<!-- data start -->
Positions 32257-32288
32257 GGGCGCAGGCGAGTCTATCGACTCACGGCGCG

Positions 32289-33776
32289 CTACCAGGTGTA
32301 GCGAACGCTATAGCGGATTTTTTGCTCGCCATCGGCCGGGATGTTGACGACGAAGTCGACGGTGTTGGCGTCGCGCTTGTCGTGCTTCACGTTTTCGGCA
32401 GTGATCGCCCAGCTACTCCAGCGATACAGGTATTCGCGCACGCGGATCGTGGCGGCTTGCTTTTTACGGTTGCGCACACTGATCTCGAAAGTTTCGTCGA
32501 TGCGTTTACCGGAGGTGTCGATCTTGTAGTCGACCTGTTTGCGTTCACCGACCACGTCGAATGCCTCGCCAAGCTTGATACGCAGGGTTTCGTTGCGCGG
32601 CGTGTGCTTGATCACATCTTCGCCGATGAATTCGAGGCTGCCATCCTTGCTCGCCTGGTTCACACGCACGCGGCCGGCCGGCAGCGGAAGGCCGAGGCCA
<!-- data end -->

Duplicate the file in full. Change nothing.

Positions 32257-32288
32257 GGGCGCAGGCGAGTCTATCGACTCACGGCGCG

Positions 32289-33776
32289 CTACCAGGTGTA
32301 GCGAACGCTATAGCGGATTTTTTGCTCGCCATCGGCCGGGATGTTGACGACGAAGTCGACGGTGTTGGCGTCGCGCTTGTCGTGCTTCACGTTTTCGGCA
32401 GTGATCGCCCAGCTACTCCAGCGATACAGGTATTCGCGCACGCGGATCGTGGCGGCTTGCTTTTTACGGTTGCGCACACTGATCTCGAAAGTTTCGTCGA
32501 TGCGTTTACCGGAGGTGTCGATCTTGTAGTCGACCTGTTTGCGTTCACCGACCACGTCGAATGCCTCGCCAAGCTTGATACGCAGGGTTTCGTTGCGCGG
32601 CGTGTGCTTGATCACATCTTCGCCGATGAATTCGAGGCTGCCATCCTTGCTCGCCTGGTTCACACGCACGCGGCCGGCCGGCAGCGGAAGGCCGAGGCCA